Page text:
Everything has to make sense. Everything must fit in its proper place. This has gotten me into some trouble and oftentimes I take more time to do even simple things than is strictly necessary. Simple questions become large, time consuming monsters. Do I want to have fruit trees on my property? I have to exhaust every possible combination so that it works out just right. Do I want to teach a class? I have to know every possible answer to all the questions that will inevitably arise. Does my wife appreciate that I may have spent 67 hours researching fruit trees? Probably not. 

But when it all works out and when a plan comes together I can take a seat and safely say, in the words of John (Hannibal) Smith, that “I love it”. There is a harmony or beauty in that. The same is true of concepts or philosophies which fit into a larger whole—as a key in a lock or a puzzle piece bringing more clarity to a grand picture. This is one of the pleasures of being Christian generally and Catholic specifically: many people have done a lot of thinking about it for a long time and the parts fit together. 

This is much like my efforts at agriculture I suppose—I would hardly have planted trees to discover every truth about them. But I did plant those trees based upon the plentiful knowledge of others. Now I will see if those ideas bear fruit. But my faith is rather more significant than a fruit tree—and requires more of my time to understand how it works within the context of my busy work-a-day world. 

And that is exactly where our faith finds us. On the cusp of the everyday and the infinite. It is a brilliant and fruitful territory and it is where so many people have had the privilege and pleasure of understanding and truth. Natural Family Planning (NFP) is only a small piece of that larger whole, but it is an essential piece to the puzzle—which fits perfectly.

The harmony of it is satisfying. That does not mean it is easy. The kinds of ideas which unite the material and immaterial are the most intensive and grueling sort, but these ideas lived out are also the most fruitful. I do not look any further than Christ’s passion for both. NFP demands that the spiritual reality of man is lived out in the passion of his marriage. I say ‘passion’ with some double-intent, but primarily I mean it in the sense of the couple bearing up and with each other and Christ in right-ordered love.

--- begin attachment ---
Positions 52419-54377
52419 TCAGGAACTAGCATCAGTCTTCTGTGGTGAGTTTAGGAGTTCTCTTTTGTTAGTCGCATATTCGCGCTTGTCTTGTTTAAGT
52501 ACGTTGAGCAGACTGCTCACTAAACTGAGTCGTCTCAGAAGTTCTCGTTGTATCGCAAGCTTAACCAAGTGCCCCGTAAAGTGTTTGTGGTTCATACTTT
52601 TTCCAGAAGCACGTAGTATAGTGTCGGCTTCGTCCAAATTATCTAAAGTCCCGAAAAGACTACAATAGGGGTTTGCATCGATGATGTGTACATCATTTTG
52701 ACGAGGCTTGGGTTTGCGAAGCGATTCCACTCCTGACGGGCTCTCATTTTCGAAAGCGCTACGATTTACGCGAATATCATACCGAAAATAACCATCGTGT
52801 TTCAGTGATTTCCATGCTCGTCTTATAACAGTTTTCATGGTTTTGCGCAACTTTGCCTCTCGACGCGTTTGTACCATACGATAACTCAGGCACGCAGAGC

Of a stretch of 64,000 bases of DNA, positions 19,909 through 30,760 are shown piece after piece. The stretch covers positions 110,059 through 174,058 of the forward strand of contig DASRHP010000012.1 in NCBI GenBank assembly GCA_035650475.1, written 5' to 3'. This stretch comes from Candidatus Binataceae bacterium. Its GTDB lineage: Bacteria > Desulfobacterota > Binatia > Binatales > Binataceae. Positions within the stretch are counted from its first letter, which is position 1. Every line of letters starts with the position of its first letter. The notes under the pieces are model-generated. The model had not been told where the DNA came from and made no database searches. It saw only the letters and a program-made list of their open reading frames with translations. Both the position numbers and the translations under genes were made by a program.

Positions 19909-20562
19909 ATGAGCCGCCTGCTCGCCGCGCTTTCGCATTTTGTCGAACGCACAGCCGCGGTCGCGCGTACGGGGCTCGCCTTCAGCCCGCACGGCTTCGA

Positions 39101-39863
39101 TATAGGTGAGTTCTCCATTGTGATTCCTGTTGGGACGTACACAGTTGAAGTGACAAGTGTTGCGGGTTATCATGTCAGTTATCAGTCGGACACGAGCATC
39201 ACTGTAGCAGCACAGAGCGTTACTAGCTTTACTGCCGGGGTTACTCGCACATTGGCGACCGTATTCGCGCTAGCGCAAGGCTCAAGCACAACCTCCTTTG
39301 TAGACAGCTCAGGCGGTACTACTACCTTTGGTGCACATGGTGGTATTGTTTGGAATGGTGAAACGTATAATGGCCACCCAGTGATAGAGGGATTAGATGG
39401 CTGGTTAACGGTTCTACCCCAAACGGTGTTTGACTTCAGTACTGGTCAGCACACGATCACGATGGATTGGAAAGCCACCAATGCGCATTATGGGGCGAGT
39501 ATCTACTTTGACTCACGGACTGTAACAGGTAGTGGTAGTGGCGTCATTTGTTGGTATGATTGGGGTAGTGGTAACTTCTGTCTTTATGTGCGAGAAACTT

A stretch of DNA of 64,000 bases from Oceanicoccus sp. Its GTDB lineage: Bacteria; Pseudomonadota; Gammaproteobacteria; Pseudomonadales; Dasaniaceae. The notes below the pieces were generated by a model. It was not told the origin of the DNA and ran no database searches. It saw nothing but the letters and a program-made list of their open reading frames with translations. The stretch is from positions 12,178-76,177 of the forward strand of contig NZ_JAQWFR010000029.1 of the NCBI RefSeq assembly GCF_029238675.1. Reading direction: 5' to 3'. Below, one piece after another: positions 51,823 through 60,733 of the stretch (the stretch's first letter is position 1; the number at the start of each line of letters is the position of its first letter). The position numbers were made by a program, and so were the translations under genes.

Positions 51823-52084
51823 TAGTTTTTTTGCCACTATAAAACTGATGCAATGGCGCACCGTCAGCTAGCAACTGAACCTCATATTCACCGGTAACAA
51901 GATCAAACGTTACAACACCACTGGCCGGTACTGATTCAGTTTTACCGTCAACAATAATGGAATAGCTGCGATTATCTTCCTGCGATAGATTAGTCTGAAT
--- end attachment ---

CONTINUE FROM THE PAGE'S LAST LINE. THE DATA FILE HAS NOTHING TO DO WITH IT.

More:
NFP is the practical movement of a theological truth. It answers the question of how I live out this idea that marriage is reflective of the Trinity in the world of angry, short sighted, stupid, relativistic humanity (everyday life). It is helpful to me to see that we are not called to simply “love our neighbor” but we are shown how we can do that. With NFP we are called to love our spouse in a way that works with the very nature of our humanity as God-created creatures. It is not enough to be told “go plant a tree”. We must be told how to do it so that we do not destroy the nature of that tree. 

For anyone unsure if NFP is worthwhile I can only speak from experience. It changes the way I see my spouse. Because NFP is a mindset or worldview, it helps me to see my wife and myself as more than things. And really, anything that helps me to move away from making my spouse an object naturally has a two-fold effect; it ensures that I view her as a part of a whole in the relationship and it helps that relationship to last when earthly beauty eventually fades.